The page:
A simple trick to finding a short is to replace the blown fuse with a pair of spade terminals, then use small jumper wires to connect them to a 12 volt light bulb. A brake light bulb works well. When the circuit is live and the short is present, the bulb will be full brightness and hot so be sure it's not laying on the carpet or against a plastic door panel. Now you can unplug electrical connectors and move things around to see what makes the short go away. When it does, the bulb will get dim or go out.
In this case, if you're suspecting there's just too many lights on the circuit, you will see the test bulb get dimmer by just a little each time you remove one trailer bulb. If you remove all the brake light bulbs from the trailer and the fuse still blows, the best suspect is mismatched wiring. If your car uses two separate rear bulbs on each side, one for brake and tail light and the other for turn signal and tail light, you need an adapter, which might be the module you're referring to. If it comes to diagnosing that, you'll have to provide me with more details including wire colors and whether this is a standard Ford part or an aftermarket module.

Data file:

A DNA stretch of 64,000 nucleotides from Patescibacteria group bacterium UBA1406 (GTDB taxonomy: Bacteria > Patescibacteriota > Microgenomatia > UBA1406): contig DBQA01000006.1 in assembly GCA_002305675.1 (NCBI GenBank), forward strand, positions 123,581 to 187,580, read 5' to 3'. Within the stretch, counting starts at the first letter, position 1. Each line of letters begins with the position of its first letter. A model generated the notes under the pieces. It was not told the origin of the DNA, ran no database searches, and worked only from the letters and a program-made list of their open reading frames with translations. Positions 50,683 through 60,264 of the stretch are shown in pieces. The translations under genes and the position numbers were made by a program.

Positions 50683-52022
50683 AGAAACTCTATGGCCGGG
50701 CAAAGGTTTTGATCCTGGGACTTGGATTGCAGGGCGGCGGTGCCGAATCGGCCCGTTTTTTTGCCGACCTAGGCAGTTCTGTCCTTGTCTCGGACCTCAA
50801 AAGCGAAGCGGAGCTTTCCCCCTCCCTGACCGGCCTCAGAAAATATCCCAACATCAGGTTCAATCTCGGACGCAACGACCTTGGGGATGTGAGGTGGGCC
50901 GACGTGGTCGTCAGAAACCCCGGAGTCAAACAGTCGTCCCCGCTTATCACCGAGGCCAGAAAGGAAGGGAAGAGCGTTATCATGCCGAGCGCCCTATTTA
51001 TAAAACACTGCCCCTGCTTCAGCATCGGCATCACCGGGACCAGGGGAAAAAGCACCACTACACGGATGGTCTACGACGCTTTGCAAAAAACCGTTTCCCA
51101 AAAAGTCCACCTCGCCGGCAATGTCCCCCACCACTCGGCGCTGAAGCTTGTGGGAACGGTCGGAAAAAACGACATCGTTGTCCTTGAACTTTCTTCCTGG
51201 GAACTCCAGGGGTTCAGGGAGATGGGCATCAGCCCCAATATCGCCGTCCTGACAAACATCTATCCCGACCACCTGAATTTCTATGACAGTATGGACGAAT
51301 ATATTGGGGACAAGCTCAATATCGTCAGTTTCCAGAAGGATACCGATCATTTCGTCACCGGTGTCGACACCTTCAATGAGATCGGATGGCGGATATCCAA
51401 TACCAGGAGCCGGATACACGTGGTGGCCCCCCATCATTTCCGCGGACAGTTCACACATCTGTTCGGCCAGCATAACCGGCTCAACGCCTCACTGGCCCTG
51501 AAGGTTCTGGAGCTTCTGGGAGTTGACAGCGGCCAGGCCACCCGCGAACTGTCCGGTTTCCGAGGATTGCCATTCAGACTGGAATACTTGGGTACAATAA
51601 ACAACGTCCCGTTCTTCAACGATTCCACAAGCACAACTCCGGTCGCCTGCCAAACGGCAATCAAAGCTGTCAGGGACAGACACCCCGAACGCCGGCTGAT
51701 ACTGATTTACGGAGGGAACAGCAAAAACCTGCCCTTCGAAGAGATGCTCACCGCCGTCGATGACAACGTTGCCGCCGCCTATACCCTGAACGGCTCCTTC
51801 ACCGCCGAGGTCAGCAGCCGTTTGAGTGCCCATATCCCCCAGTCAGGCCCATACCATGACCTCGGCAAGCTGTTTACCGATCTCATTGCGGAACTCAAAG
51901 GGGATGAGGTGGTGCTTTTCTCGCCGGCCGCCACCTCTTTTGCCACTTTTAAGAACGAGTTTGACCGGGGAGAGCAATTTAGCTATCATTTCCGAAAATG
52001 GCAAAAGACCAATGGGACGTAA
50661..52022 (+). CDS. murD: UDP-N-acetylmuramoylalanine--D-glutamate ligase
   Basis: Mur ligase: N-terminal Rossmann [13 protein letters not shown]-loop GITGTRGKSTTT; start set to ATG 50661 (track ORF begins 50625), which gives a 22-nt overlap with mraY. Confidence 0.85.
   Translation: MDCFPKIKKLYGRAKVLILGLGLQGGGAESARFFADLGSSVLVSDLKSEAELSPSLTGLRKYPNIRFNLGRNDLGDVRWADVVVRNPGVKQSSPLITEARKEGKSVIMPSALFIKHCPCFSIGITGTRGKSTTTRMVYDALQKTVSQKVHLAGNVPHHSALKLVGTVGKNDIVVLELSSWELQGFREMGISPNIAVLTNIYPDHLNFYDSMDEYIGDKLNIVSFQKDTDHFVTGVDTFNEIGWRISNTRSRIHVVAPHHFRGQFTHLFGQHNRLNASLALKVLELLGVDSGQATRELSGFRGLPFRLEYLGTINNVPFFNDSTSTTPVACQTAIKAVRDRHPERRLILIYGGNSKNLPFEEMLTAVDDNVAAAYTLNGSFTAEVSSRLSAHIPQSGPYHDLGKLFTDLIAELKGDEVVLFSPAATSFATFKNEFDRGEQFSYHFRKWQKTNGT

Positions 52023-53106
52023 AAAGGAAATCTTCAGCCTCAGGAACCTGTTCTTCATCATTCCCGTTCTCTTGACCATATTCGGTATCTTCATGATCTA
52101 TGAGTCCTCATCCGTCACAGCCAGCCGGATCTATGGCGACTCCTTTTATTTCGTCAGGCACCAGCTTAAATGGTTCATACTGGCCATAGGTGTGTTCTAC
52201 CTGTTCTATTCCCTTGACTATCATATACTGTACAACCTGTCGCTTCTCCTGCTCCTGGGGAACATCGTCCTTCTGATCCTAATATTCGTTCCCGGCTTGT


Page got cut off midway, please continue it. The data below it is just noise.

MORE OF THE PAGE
Tuesday, July 21st, 2015 AT 6:57 PM